What Comes Next: The Story of the Episode

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This dissertation, What Comes Next: The Story of the Episode, analyzes the episode as a tool for storytelling in the face of unknown (and unknowable) futures. It tells the story of the episode as it takes shape in the pages of the nineteenth-century periodical and beyond, arguing that the interdependent relationship of episode to series has made the episode a productive and ubiquitous—but elusive—storytelling force, particularly over the last few centuries. This work attempts to tease out the implications of this narrative form; to find out how the episode has changed how we narrate our lives and our worlds; to examine how the episode both responds to and perpetuates our current material and social conditions; and, perhaps, to ask whether the episode may likewise offer a line of escape from those conditions. We can define “episode” simply—a unit of narrative that appears in a series—but implied in this definition are several distinct qualities that set the episode apart. An episode is constituted in and through its relationship with other episodes. It thus presupposes a series of further episodes, meaning that a single finite episode can contain infinite storytelling potential: an episode is a unit of storytelling that produces more story—more episodes. This dissertation traces the episode and its impact through a series of literary examples. I start with the Aristotelian episode, counterposing it to Bertolt Brecht’s “non-Aristotelian” episodic drama and exploring alternative theories of the episode that go beyond the Aristotle–Brecht binary. Then, by putting Johann Wolfgang von Goethe’s nineteenth-century scientific morphology in conversation with twentieth-century structuralism, I propose a model of formal and relational seriality. This sets the foundation for my two primary literary readings, in which I examine how episodes from opposite ends of the nineteenth century—from Karl Philipp Moritz’s psychological episodes to the globe-spanning episodes of Karl May—facilitate transmedia world-building. In Moritz’s case, the episode generates and expands the internal psychological world of the individual; in May, the episode shapes not an internal world but a global social and geographical world, one that serves as the foundation of one of the nineteenth century’s most successful literary franchises. For both authors, the episode is a flexible base from which to build a world that is not limited to any single text but expands in multiple directions through a heterogeneous chain of episodes; these worlds are held together not through the closed totality of a single work but through the expanding seriality of a multifarious universe. The conclusion proposes that these nineteenth-century episodic worlds are the precursor to today’s popular transmedia forms, thus offering a historical perspective on contemporary popular culture and transmedia storytelling.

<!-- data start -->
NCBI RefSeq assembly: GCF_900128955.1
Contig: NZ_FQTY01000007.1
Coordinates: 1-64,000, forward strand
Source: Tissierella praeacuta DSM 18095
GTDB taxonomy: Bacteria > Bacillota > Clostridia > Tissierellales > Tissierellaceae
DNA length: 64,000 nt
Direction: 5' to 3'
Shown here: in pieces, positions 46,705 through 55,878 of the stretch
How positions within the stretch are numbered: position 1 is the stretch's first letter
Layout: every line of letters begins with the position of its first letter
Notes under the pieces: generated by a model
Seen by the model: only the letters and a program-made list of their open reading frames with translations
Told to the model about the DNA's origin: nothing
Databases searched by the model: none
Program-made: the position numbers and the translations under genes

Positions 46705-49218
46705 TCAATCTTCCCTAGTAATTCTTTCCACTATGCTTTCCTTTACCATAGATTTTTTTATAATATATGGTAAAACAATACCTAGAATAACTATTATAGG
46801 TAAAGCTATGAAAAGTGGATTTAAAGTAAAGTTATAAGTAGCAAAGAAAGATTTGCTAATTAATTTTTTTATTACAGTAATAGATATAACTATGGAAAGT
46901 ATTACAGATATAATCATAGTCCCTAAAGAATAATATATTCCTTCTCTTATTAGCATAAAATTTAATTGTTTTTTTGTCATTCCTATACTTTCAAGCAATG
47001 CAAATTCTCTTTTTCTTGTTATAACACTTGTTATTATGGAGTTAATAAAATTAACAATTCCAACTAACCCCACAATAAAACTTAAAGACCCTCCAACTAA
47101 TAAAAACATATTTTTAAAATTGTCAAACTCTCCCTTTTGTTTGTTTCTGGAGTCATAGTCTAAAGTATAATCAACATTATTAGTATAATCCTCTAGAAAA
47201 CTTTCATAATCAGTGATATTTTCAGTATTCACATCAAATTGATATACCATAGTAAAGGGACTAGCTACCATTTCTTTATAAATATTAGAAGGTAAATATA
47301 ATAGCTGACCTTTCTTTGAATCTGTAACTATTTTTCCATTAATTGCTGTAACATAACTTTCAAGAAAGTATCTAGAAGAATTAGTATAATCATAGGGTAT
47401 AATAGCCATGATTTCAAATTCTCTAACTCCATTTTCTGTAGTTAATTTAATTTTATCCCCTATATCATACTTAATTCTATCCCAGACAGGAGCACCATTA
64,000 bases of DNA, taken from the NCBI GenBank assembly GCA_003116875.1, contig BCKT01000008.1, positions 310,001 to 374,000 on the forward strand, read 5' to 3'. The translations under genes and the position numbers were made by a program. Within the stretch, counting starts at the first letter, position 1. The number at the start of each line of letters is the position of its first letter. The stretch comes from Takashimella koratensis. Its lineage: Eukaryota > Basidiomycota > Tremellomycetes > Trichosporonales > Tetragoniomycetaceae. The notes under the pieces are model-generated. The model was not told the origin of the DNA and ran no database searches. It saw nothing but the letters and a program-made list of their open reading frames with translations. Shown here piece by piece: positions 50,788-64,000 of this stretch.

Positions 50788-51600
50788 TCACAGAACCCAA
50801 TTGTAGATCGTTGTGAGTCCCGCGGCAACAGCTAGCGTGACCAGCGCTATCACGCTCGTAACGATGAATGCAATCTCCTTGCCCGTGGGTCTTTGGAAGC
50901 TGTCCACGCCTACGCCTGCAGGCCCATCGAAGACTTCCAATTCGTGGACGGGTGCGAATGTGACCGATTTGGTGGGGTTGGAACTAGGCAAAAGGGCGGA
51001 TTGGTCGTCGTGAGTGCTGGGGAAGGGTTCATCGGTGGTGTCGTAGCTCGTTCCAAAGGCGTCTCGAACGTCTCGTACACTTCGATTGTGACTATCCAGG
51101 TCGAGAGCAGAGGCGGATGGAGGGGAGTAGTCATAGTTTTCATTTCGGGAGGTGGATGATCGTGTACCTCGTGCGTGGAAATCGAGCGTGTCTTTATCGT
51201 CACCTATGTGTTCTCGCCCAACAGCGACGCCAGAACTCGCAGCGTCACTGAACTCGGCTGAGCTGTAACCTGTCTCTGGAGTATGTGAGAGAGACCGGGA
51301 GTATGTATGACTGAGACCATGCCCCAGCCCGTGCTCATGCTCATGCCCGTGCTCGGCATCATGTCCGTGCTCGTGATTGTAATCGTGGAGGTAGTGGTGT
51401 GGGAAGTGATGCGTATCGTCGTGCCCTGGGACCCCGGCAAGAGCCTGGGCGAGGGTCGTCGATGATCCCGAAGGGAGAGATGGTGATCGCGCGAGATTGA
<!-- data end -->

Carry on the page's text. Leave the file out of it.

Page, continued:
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207 pages


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episode; narrative; periodicals; seriality; transmedia; world-building


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Fleming, Paul

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McNulty, Tracy
Gilgen, Peter

Degree Discipline

Germanic Studies

Degree Name

Ph. D., Germanic Studies

Degree Level

Doctor of Philosophy

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Government Document




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Attribution 4.0 International


dissertation or thesis

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